Since the USPSTF guideline on PSA screening the overall rate of PSA testing decreased by 50% among primary care physicians at Oregon Health & Science University.
Ryan Werntz, MD
When the United States Preventive Services Task Force (USPSTF) recommended against routine PSA screening for early detection of prostate cancer in May 2012, it caused a sea change in practice patterns among primary care physicians.
The impact of the recommendations had “a significant chilling effect,” said Sam Chang, MD, a professor of Urology at Vanderbilt University Medical Center, who moderated a panel discussion on the topic at the 2015 American Urological Association (AUA) Annual Meeting.
Data presented by Ryan Werntz, MD, during the panel discussion showed that after the guideline was issued, the overall rate of PSA testing decreased by 50% among primary care physicians at Oregon Health & Science University (OHSU).1 In particular, the most significant decrease in PSA use was seen in men aged 50 to 70 years—a cohort most likely to benefit from screening.
“If you look back before PSA was a big part of prostate cancer screening, 20% to 25% of men would often first see a physician with back pain and be subsequently diagnosed with metastatic disease,” said Werntz, a urologic resident at OHSU.
“It’s a little bit unnerving, because if the guidelines for primary care physicians are recommending not to screen for prostate cancer, we could go back to those days when 1 in 5 men are presenting with metastatic disease,” continued Werntz. “Now, only 4% of men are presenting with metastatic disease, and that has to be due to PSA screening.”
Previous research revealed a significant decrease in screening frequency in two cohorts of men studied from June-November 2011 and during the same 6-month period in 2012 after the USPSTF guideline (8.6% vs 7.6%, P = .0001; adjusted odds ratio 0.89; 95% CI, 0.83-0.95).2
The goals of the study reported at AUA were to identify trends in PSA testing by OHSU primary care physicians before and after the recommendation was issued, to determine which age groups were impacted the most, and to identify the rate of PSA testing in men with lower urinary tract symptoms (LUTS). The USPSTF guideline was largely based on an analysis from the Pacific Northwest Evidence Based Practice Center at OHSU, noted Werntz.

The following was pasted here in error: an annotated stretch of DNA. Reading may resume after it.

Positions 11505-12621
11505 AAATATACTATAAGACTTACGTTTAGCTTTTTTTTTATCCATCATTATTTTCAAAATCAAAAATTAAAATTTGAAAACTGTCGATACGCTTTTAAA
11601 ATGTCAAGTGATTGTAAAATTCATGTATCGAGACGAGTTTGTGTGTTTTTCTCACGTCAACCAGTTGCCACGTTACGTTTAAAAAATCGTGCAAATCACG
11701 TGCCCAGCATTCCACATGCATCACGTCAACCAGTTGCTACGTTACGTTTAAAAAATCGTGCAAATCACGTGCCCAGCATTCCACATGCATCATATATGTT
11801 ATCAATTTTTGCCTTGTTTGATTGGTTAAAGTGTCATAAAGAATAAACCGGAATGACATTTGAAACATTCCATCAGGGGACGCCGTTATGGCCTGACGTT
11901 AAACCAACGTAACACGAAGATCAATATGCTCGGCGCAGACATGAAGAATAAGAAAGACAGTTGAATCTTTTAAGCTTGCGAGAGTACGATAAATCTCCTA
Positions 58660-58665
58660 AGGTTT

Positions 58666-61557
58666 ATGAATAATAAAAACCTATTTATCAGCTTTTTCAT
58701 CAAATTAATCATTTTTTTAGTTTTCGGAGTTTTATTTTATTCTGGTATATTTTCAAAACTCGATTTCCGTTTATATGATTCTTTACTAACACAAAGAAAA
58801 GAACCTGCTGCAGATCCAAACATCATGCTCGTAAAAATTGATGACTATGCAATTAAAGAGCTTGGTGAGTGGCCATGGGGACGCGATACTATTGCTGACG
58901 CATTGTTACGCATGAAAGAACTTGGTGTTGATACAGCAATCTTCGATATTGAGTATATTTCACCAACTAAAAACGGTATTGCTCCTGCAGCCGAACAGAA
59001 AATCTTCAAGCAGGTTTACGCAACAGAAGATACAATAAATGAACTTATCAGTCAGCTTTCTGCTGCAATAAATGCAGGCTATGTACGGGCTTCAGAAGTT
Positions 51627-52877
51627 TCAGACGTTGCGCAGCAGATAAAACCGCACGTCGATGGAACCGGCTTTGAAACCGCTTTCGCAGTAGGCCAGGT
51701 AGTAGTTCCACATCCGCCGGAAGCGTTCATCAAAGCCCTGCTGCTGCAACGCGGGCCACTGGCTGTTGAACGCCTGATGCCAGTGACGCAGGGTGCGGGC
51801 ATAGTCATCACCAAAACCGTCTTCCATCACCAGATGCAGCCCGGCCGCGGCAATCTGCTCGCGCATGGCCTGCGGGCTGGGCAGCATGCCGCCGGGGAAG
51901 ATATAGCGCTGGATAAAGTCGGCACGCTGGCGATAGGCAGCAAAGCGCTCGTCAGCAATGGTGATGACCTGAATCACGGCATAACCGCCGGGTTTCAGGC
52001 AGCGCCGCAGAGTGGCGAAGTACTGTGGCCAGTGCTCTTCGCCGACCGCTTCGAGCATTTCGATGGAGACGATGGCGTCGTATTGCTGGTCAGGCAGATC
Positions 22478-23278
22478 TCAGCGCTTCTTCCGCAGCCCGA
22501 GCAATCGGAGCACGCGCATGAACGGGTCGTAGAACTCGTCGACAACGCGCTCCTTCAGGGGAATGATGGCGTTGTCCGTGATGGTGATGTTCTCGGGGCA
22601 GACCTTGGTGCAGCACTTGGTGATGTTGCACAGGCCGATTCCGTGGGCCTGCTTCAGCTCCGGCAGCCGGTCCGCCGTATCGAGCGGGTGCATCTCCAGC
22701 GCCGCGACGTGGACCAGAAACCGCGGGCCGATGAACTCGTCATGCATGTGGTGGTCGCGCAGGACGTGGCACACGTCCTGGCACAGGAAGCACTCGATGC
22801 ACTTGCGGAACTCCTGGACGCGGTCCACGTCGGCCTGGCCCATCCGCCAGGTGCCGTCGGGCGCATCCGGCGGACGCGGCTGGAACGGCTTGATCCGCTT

Men aged >40 years who were new patients at the family or internal medicine clinic at OHSU between January 2008 and December 2013 were identified for inclusion in the study using the OHSU electronic database. Those with a history of prostate cancer or who had previously been treated by a urologist were excluded.
Researchers compared PSA testing before and after the USPSTF recommendation, with results stratified by age. They found that PSA testing for men aged 50-59 years fell from 19.2% over the 4 years 2008-2012 before the USPSTF recommendation, to 8.5% after May 2012 when the guideline was issued—a reduction in screening of 56%. Similarly, for men aged 60-69 years, the rate fell by 60%, from 19.3% to 7.2%, respectively.
The researchers observed no significant difference in the frequency of PSA testing for men aged 40 to 49 years after the recommendation was issued (4.2% vs 4.4%, respectively) and for men 70 years or older (10.2% vs 9.3%, respectively).
Benign prostatic hyperplasia (BPH) or LUTS was a noted diagnosis in 3.6% of new patients examined, yet only 36% of men with this diagnosis were given a PSA test, suggesting underutilization of PSA in this symptomatic group of men. LUTS is a potential symptom of advanced prostate cancer, but current AUA guidelines suggest that PSA testing is optional. AUA guidelines do recommend a digital rectal exam (DRE), but this is often not done, Werntz noted.
Widespread use of PSA testing has contributed to the detection and overtreatment of men with low-risk, non-aggressive prostate cancer. Nevertheless, recognizing the benefits of PSA testing, the AUA updated its guidelines in 2013 to incorporate a man’s health risk, age, race, and family history.
Enhanced education for primary care providers is required to stress that not every prostate cancer needs to be treated. Screening should include shared decision making with the patient and a restriction of screening and biopsy to high-risk groups of healthy men. For those at low-risk, less frequent PSA screening could be appropriate and newer tests that correlate with cancer aggressiveness could be utilized to lessen the chance of overdiagnosis and overtreatment.
“Urologists are uniquely positioned to monitor PSA test results with their patients, and to know when to biopsy an individual,” concurred Werntz. “Obviously, it should be a shared decision.”